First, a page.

The doctoral program in Education prepares doctoral students within 7 broad research areas:
Beginning in Fall 2013, all doctoral students entering the program will fulfill the same basic course requirements. This ensures that all students have substantive expertise in research methods and a broad grounding in major areas of educational research. To fulfill the basic requirements, all students are required to take 5 research methodology courses, 1 proseminar for new students, and 3 breadth courses. Except for the required proseminar, students can choose courses from menus as described below. In addition, all students are required to take 5 elective courses that will prepare them for doctoral dissertation research. These courses can be chosen from any area within the department, as well as from courses in other departments. The student’s advisor must approve the choice of electives.
In addition to courses, doctoral students must complete 5 additional milestones.
Research Apprenticeship: During the first year, each student is required to participate in a research apprenticeship under the guidance of his or her faculty advisor or another qualified faculty member. The purpose of the apprenticeship is to acquaint students with the hands-on conduct of research by having them participate in the research activities of a faculty mentor.
Independent Research Project: The Independent Research Project should involve a topic of interest to the student and the student should assume major responsibility for all aspects of the project from research review through data collection and analysis. Completion of the project should result in a paper that is appropriate for submission for publication. There is an oral defense of the project.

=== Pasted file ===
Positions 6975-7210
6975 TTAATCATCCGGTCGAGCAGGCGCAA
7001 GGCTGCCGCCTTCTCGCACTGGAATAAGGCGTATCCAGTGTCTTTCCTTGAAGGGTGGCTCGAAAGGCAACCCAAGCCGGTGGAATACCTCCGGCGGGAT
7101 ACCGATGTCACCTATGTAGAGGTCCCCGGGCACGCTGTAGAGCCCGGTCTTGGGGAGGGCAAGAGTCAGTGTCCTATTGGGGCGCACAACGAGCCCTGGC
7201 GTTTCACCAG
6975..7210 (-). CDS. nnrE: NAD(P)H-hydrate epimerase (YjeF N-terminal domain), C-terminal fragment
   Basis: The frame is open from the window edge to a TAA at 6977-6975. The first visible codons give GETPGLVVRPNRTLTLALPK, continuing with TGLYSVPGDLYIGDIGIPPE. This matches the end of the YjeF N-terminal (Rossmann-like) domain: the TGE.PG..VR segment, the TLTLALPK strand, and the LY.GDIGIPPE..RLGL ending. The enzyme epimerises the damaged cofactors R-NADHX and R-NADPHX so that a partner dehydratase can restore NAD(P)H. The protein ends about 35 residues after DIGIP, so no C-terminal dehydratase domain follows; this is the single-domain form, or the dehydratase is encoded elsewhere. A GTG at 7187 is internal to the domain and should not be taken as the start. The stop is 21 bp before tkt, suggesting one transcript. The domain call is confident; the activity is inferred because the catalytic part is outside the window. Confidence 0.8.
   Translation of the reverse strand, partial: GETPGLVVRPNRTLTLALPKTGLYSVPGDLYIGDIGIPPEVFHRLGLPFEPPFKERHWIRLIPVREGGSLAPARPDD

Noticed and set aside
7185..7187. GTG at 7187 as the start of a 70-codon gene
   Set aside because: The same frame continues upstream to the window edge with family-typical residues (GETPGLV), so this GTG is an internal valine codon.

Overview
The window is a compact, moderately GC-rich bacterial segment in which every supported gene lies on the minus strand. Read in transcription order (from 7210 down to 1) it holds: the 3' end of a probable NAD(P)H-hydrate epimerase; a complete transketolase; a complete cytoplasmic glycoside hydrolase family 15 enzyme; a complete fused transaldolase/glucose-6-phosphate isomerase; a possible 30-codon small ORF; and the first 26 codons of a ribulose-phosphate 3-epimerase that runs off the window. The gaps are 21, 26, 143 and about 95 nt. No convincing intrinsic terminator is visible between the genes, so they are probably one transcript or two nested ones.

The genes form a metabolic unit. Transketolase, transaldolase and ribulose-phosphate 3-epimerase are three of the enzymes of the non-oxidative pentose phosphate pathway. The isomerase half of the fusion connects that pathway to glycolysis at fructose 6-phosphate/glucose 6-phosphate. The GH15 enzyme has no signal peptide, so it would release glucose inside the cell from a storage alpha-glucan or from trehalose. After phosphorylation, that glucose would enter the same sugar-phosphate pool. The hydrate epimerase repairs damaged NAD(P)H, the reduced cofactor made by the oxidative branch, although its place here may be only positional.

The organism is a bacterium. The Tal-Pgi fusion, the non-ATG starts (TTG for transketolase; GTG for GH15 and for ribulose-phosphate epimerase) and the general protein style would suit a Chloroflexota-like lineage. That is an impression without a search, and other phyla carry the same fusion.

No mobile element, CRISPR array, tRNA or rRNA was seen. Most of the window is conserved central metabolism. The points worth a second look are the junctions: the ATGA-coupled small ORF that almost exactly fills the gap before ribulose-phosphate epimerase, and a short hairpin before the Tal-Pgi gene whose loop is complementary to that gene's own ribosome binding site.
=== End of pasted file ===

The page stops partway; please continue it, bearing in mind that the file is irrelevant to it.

Qualifying Exam: The Qualifying Exam has both a written component and an oral component. The student chooses substantive topics and develops a reading list for each of these topics that is approved by the doctoral committee. The written component of the exam can consist of either a literature review based upon the reading lists or essays written in response to questions posed by the doctoral committee. The oral component takes place after the written exam has been reviewed by the committee.
Dissertation Proposal: The dissertation proposal is detailed proposal for the dissertation research, including a description of the problem or issue to be addressed, a review of the pertinent literature, and a description of the procedures by which the study will be conducted. There is an oral defense of the proposal with the doctoral committee.
Dissertation Defense: A dissertation defense involves a formal oral presentation of the dissertation project by the student and a series of questions by the doctoral committee. The dissertation is considered complete once it has been approved by the faculty and filed with the Graduate Division.
(3 courses required from the lists below)
Choose one course from 3 of the 4 breadth menus below
(1) Language, Culture and Society
ED 202 Bilingual Language Development 4.0
ED 205 Anthropological Studies in Education 4.0
ED 210E Foundations of Sociocultural Theory 4.0
ED 210F Contemporary Sociocultural Theory 4.0
ED 270H Language, Culture, and Learning 4.0
ED 272 Cultural Studies in Education 4.0
(2) Learning and Teaching
ED 210A Advances in the Learning Sciences and Education 4.0
ED 219B Research on Classroom Teaching 4.0
ED 256 Technology and Learning Contexts 4.0
Ed 282 Research Along the Learning to Teach Continuum: Teacher Education, Induction, and Professional Development 4.0
ED XXX General Course on Curriculum (New course to be developed) 4.0
(3) Policy, Organization, and Leadership
ED 240A Educational Policy 4.0
ED 242A Organizational Theories 4.0
ED 211B Development: Infancy and Early Childhood 4.0
ED 211C Development: Middle Childhood to Adolescence 4.0
ED 211G Theories in Human Development 4.0
ED 210B Children’s Thinking 4.0
ED 222A Introduction to Exceptional Children 4.0
ED 228E Families and Disabilities 4.0